Although the results of modern U.S. presidential elections are typically called by the news media on Election Day (or soon after) based on vote tallies reported in real time by local election officials nationwide, said elections are technically unfinished until the Electoral College casts its votes in December and Congress certifies that count in January.
However, it's a misinterpretation of the U.S. Constitution, as well as federal statutes and state laws governing national elections, to regard those post-Election Day procedures -- steps that officially cement Americans' pick for president -- as an opportunity to defy the will of the voters without providing compelling evidence of error or fraud.
In mid-November 2020, after all major news organizations declared former U.S. Vice President Joe Biden the winner of the presidential election, President Donald Trump's campaign claimed in a series of fundraising emails that the election was "far from over," and that supporters should not believe messages to the contrary. (Read more fact checks like this one here.)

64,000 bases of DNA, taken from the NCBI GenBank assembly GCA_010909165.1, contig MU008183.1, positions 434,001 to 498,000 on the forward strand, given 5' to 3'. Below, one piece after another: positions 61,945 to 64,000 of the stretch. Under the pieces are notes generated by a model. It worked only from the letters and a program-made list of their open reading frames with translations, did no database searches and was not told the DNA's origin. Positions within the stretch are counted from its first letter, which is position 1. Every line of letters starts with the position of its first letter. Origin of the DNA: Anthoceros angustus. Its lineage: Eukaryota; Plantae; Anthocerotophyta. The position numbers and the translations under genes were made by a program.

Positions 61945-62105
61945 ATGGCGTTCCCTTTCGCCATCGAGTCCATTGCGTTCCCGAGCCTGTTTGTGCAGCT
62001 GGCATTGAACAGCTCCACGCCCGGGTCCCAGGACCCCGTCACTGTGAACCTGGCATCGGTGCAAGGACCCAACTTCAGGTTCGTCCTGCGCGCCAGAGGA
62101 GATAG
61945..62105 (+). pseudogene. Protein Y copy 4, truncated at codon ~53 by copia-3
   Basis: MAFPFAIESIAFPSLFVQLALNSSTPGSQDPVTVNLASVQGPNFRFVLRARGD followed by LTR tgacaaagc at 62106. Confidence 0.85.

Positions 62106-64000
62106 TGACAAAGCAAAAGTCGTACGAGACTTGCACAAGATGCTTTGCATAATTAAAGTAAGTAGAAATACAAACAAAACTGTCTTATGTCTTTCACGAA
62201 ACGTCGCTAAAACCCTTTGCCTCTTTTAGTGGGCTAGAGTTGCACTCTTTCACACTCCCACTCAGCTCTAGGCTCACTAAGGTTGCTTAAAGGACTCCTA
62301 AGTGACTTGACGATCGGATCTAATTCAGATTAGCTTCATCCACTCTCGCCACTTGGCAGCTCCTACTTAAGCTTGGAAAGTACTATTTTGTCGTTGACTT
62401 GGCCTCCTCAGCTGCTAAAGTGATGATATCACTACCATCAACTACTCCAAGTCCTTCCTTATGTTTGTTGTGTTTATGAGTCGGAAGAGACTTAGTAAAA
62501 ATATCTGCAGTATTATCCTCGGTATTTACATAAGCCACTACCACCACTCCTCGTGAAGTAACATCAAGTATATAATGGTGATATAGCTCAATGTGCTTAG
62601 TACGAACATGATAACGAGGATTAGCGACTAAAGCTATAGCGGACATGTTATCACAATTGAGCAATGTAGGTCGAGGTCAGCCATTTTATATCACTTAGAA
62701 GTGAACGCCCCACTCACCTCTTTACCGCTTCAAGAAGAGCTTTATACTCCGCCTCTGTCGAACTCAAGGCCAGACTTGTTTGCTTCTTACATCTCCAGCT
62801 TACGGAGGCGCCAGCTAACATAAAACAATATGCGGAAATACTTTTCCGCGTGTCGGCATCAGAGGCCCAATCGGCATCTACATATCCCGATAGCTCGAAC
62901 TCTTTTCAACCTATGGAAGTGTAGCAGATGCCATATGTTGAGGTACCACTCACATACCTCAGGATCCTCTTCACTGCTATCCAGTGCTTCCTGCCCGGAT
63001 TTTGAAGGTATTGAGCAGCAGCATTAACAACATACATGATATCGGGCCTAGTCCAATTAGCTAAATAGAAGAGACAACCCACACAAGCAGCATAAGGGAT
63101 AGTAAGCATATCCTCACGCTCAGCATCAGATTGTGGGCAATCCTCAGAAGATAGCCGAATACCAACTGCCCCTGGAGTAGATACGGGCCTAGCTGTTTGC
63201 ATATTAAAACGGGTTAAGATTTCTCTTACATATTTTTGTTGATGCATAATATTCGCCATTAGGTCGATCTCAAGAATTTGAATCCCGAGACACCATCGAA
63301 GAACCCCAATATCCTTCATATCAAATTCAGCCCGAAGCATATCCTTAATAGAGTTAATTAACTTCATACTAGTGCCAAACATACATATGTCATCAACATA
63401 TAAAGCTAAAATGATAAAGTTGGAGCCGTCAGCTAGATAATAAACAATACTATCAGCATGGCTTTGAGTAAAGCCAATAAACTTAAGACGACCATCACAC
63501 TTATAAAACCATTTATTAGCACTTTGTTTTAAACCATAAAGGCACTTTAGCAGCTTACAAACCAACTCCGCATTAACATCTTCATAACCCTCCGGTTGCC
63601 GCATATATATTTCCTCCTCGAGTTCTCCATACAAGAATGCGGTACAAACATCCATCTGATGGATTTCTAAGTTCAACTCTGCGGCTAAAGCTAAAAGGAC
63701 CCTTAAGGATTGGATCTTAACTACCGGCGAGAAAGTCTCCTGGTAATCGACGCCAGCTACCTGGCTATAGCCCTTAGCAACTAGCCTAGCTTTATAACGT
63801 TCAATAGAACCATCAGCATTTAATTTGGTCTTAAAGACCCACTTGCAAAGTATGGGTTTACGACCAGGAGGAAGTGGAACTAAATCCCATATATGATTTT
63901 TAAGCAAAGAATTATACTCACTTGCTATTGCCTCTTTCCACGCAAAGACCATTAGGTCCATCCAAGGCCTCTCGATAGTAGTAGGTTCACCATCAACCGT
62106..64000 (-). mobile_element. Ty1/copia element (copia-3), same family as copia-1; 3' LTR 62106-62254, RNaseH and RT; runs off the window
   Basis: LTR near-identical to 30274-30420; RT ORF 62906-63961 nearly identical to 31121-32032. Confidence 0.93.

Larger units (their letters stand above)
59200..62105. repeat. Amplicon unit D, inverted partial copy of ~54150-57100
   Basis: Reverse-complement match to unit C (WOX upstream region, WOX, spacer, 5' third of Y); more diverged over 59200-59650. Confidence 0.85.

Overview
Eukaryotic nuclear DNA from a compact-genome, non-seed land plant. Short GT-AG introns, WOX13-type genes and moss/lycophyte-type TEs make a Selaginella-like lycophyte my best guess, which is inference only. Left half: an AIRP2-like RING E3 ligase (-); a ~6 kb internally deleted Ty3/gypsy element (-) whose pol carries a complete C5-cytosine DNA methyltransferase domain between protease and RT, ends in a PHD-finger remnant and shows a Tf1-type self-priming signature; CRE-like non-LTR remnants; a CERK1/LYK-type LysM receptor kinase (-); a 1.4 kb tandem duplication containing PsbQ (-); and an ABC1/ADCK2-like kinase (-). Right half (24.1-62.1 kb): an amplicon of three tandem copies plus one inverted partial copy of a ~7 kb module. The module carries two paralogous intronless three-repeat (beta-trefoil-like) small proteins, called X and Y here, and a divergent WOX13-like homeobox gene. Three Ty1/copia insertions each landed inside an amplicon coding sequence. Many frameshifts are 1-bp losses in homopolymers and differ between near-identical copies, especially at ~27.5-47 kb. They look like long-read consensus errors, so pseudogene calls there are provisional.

In other words, the emails claimed either Biden or Trump could serve as the country's 46th president come Inauguration Day on Jan. 20, 2021 — even though Biden won key battleground states, including Michigan and Pennsylvania, by comfortable vote margins and exceeded the 270 Electoral College votes required to win the presidency.
The emails — like the president's tweets that falsely claimed he had won or denied Biden's victory — were part of an aggressive disinformation campaign attempting to attack the integrity of America's democratic process and convince supporters that Trump had a significant chance to serve another term.
"Joe Biden only won in the eyes of the FAKE NEWS MEDIA. I concede NOTHING. We have a long way to go — this was a flawed ELECTION," said a Nov. 19 campaign email obtained by Snopes.
To unpack the underlying claim — that American elections provide losing candidates an opportunity to defy the outcome of the popular vote — let's first lay out the country's steps for presidential elections under the Constitution, federal statutes, and state laws.
Every four years, when Americans cast ballots in presidential elections, they are participating in the country’s popular vote.